An effort is made in this essay to show the intrinsic hermeneutic nature of the natural sciences by means of a critical reflection on data taken from the history of classical mechanics and astronomy. The events which eventually would lead to the origin of Newton's mechanics are critically analyzed, with the aim of showing that and in what sense the natural sciences are essentially interpretive enterprises.
The problem concerning the manner in which truth is found in the statements of the natural sciences is an important one. It has been discussed from the very beginning of modern science, but in each phase of the development the issue was raised in a different way and for a different reason, such as the seeming conflict between reason and faith, the question concerning the limits of scientific knowledge, the meaning of induction, the probabilistic nature of many scientific statements, the (...) realization that even scientific theories and claims are inherently historical in character, etc. In this essay some contemporary positions are examined briefly. Then the thesis is defended that scientific theories that are well-established and accepted by the majority of the scholars in the relevant field of research, can be said to be true; and the same holds true for the statements derived from such theories to the degree that they are not yet falsified by experiment or observation. It is argued that in this case it will be necessary to rethink the essence of truth, not in terms of the classical correspondence theory, but rather in terms of the hermeneutic theory of truth as unconcealment. Theories and scientific statements are not true in the sense that they present us with mirror-images of what is in the „real” world. They are true, rather, in the sense that they make it possible for us to give a rational explanation of the states, relations, and forms of interaction of natural entities, which reveal these entities, their characteristics, and interactions in such a way, as they appear to show themselves independently of the theory in question in experiment and observation. (shrink)
In this essay an effort is made to answer the question of what function psychology and psychiatry have in merleau-ponty's ``the structure of behavior and phenomenology of perception''. it is argued that in his first book merleau-ponty tried to present a philosophical critique of the behaviorist and gestaltist interpretations of empirical psychology, whereas ``phenomenology of perception'' attempts to make a contribution to philosophical anthropology which in many instances employs analyses which belong to phenomenological psychology, the regional ontology of psychic phenomena.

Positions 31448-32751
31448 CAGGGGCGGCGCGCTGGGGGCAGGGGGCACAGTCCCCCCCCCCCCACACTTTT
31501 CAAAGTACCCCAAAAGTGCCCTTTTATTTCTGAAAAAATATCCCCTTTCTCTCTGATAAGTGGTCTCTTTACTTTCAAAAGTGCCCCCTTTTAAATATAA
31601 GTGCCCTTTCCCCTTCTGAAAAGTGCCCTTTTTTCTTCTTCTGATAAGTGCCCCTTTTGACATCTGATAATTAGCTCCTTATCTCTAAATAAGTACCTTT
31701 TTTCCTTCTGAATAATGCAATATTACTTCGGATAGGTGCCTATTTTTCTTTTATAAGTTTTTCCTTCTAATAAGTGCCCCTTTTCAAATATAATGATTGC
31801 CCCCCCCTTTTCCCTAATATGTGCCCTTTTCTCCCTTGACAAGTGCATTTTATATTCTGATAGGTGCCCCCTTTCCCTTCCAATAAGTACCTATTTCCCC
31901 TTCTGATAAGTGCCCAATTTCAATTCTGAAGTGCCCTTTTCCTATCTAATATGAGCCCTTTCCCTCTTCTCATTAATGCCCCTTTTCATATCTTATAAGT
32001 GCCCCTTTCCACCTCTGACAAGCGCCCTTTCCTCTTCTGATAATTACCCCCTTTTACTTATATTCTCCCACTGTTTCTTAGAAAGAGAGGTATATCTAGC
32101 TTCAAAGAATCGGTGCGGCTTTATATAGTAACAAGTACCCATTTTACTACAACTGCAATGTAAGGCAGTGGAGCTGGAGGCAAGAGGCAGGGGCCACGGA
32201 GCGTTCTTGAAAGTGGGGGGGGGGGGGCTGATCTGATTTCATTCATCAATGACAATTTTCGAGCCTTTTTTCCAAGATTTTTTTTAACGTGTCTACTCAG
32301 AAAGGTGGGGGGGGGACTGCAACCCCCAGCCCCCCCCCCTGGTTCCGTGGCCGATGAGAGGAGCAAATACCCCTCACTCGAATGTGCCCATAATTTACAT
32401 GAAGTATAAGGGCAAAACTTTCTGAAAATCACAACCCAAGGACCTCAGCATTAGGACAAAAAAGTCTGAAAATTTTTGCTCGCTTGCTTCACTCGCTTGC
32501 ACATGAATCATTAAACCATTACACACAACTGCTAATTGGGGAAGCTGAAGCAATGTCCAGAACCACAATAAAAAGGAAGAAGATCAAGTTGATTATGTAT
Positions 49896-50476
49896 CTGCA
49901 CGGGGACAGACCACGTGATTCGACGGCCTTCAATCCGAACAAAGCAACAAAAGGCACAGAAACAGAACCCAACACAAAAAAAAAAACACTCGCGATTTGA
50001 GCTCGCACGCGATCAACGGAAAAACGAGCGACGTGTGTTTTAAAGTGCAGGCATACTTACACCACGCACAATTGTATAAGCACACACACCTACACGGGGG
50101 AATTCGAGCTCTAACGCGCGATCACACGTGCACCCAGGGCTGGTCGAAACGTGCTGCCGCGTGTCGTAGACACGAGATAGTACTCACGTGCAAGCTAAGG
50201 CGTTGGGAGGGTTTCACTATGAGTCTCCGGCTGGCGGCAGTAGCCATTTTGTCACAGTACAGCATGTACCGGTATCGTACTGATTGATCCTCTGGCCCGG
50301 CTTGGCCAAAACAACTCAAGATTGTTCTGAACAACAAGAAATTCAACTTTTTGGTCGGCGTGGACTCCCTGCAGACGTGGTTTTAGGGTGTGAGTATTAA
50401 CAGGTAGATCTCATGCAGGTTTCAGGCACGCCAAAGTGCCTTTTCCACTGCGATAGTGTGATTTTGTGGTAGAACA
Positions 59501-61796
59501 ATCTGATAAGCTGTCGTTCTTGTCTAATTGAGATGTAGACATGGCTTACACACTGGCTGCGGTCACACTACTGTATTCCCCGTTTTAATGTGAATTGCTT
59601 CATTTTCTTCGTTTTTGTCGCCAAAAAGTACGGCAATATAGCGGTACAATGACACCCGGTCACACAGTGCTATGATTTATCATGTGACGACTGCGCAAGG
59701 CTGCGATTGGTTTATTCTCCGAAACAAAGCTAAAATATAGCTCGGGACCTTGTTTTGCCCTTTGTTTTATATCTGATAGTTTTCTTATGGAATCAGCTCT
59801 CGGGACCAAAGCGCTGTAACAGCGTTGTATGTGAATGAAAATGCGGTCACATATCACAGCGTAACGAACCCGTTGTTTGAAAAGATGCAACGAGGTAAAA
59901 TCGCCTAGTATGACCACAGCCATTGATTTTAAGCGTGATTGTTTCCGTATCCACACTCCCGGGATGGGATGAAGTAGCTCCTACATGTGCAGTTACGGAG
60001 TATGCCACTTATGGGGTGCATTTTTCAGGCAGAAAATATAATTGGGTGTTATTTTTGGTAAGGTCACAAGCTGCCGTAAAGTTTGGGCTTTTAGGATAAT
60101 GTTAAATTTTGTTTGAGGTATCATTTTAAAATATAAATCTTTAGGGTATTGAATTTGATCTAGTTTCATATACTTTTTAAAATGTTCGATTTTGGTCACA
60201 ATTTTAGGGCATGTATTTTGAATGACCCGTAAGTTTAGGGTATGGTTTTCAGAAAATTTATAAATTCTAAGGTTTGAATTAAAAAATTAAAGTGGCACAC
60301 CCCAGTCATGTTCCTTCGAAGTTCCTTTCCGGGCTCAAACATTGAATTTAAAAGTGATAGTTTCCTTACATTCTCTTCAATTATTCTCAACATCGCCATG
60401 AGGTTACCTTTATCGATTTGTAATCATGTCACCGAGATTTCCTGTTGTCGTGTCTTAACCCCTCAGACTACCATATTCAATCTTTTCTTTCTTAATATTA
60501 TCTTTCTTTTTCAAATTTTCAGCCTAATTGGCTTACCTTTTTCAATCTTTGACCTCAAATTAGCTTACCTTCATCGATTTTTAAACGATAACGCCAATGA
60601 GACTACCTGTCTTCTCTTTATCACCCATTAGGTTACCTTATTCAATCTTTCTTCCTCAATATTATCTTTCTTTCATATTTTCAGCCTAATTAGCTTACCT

Spiritualist ethics: The problem of evil, by L. Lavelle. On conscience, or On the pain of having-done-it, by V. Jankélévitch. Value and immortality; and, Dangerous situation of ethical values, by G. Marcel. The concept of fallibility, by P. Ricoeur.--Axiological ethics: Ethics and metaphysics, by R. Le Senne. Good and evil, by H. Reiner. Values and truths, by R. Polin. Values as principles of action, by G. Gusdorf.--Three contemporary conceptions of humanism: Jean-Paul Sartre: Sartre on humanism, by J. J. Kockelmans. Moral (...) perspectives in Sartre's thought, by F. Jeanson. Ambiguity, by S. de Beauvoir. Albert Camus: Albert Camus and the ethic of absurdity, by H. Hochberg. On humanism, by M. Heidegger. Existentialism's basic ethical position, by O. Bollnow.--Situation ethics: Systematic essentialist ethics and existential situation ethics, by T. Steinbüchel. The question of the Single One, by M. Buber. What is a Christian ethic? By D. Bonhoeffer. Meaning and analysis of the borderline situation, by H. Thielicke. (shrink)
Language, meaning, and ek-sistence, by J. J. Kockelmans.--Heidegger's conception of language in Being and time, by J. Aler.--Poetry and language in Heidegger, by W. Biemel.--Heidegger's topology of being, by O. Pöggeler.--Thinking and poetizing in Heidegger, by H. Birault.--Hermeneutic and personal structure of language, by H. Ott.--Ontological difference, hermeneutics, and language, by J. J. Kockelmans.--The world in another beginning: poetic dwelling and the role of the poet, by W. Marx.--Panel discussion.--Heidegger's language: metalogical forms of thought and grammatical specialties, by E. Schöfer.--M. (...) Heidegger's "ontological difference" and language, by J. Lohmann.--Bibliography (p. 365-368). (shrink)